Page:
Niacin (Vitamin B3) | Niacin (Vitamin B3)
Niacin (Vitamin B3)
Niacin is a member of the B- complex vitamins and is water soluble.
Niacin (vitamin B3) is a relative of nicotine, the toxic substance found in cigarette smoke.
But its effects are far from harmful.
Niacin belongs to naturally-occurring compounds niacinamine and nicotinic acid.
All living cells need niacin to release energy from carbohydrates, proteins and fats.
Niacin is also needed for making proteins and nucleic acids.
Important for the efficient function of the nervous system
Essential for the metabolism of sugar and the conversion of essential fatty acids
Health of the skin and mucus membranes, and digestive system
DNA replication and repair
Antioxidant Blood sugar regulation
Fat and cholesterol metabolism – high doses reduce blood cholesterol and triglycerides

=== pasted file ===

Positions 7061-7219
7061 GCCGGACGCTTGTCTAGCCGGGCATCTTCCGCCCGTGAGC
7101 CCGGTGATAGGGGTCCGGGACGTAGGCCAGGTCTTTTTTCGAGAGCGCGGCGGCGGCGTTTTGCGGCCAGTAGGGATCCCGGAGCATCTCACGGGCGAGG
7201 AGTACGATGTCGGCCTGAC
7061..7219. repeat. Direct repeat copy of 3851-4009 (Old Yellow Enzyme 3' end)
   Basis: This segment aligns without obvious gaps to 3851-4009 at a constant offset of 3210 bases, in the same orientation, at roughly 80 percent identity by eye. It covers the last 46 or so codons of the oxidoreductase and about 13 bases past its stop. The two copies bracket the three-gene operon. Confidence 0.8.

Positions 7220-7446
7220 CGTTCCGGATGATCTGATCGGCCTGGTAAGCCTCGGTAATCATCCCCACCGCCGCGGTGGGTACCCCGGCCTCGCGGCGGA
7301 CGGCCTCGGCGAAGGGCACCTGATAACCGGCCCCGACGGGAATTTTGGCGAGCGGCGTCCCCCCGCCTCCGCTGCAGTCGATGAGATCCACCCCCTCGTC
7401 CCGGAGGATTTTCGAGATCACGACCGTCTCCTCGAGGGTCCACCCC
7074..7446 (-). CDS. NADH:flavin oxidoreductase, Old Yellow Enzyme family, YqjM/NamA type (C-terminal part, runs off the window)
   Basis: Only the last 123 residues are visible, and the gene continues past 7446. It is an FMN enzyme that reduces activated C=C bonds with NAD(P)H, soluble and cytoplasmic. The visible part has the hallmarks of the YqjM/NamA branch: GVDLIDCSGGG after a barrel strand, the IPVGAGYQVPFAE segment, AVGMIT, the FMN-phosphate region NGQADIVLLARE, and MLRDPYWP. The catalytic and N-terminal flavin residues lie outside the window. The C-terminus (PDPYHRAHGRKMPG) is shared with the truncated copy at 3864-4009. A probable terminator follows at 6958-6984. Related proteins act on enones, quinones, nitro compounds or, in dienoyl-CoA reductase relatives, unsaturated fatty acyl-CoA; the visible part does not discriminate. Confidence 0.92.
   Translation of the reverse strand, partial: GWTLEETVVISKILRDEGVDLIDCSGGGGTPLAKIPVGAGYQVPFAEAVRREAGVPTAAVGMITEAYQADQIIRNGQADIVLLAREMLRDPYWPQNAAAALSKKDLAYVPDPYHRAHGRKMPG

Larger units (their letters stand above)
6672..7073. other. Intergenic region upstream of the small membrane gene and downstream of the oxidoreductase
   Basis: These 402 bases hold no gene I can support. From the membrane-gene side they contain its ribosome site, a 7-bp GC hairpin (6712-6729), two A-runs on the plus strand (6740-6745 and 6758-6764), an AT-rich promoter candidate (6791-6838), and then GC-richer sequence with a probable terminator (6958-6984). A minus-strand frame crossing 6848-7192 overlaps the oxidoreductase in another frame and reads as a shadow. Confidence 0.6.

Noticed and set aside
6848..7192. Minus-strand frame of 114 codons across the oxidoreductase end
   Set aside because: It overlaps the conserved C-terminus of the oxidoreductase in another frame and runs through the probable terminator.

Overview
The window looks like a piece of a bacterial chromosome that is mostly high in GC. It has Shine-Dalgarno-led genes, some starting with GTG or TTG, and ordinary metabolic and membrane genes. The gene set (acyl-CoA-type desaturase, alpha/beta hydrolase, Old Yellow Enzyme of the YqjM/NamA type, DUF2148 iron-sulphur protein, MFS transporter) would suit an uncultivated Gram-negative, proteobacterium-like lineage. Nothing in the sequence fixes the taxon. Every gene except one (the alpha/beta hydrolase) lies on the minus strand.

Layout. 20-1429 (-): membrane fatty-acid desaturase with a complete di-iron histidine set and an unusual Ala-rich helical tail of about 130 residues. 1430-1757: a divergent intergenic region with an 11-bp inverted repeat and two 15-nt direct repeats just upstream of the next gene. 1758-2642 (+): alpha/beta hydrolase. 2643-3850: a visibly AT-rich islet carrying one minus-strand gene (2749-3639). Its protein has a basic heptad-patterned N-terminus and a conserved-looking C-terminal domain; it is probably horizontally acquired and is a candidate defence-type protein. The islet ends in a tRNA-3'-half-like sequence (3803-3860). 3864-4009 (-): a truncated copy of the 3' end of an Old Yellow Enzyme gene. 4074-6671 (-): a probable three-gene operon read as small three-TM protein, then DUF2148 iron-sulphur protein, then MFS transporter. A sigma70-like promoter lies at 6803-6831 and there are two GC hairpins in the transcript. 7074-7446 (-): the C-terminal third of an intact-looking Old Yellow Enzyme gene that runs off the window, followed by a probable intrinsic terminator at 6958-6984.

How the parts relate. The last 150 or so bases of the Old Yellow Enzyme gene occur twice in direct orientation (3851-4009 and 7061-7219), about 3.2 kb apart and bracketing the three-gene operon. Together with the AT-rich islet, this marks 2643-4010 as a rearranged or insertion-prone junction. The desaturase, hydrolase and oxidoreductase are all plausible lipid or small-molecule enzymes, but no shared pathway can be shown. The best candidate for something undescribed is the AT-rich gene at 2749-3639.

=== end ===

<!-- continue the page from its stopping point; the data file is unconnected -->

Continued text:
Medicinal and therapeutic Uses
Blood and circulatory system – Arteriosclerosis, atherosclerosis, cholesterol levels, diabetes, haemophilia, hypertension, hypoglycaemia, phlebitis, diarrhoea
Bowel, brain nervous system – dizziness, epilepsy, headaches, insomnia, mental illness, multiple sclerosis, neuritis, Parkinson’s disease
Ear – Meniere’s disease
Eyes – conjunctivitis
Hair/scalp – baldness
Heart – arteriosclerosis, atherosclerosis, hypertension
Intestine – constipation
Joints – arthritis
Leg – phlebitis
Lungs/respiratory system – tuberculosis
Mouth – canker-sores. Halitosis
Skin – acne, bed sores, dermatitis
Stomach – indigestion,
Teeth – pyorrhoea
General – alcoholism, cancer, stress
Loss of appetite
Deficiencies of vitamin B6 or riboflavin (vitamin B2)
Malabsorption (inflammatory bowel disease, other digestive disorders)
Heavy alcohol use
No known toxicity effects, mega dosing may cause tingling of the fingers, itching sensation, intense flushing of the skin and throbbing in the head due to dilation of the blood vessels
Good Dietary Sources
Lean meats, chicken, dates, figs, prunes, avocado, dandelion nettles, chickweed, watercress, fathen – all green leafy vegetables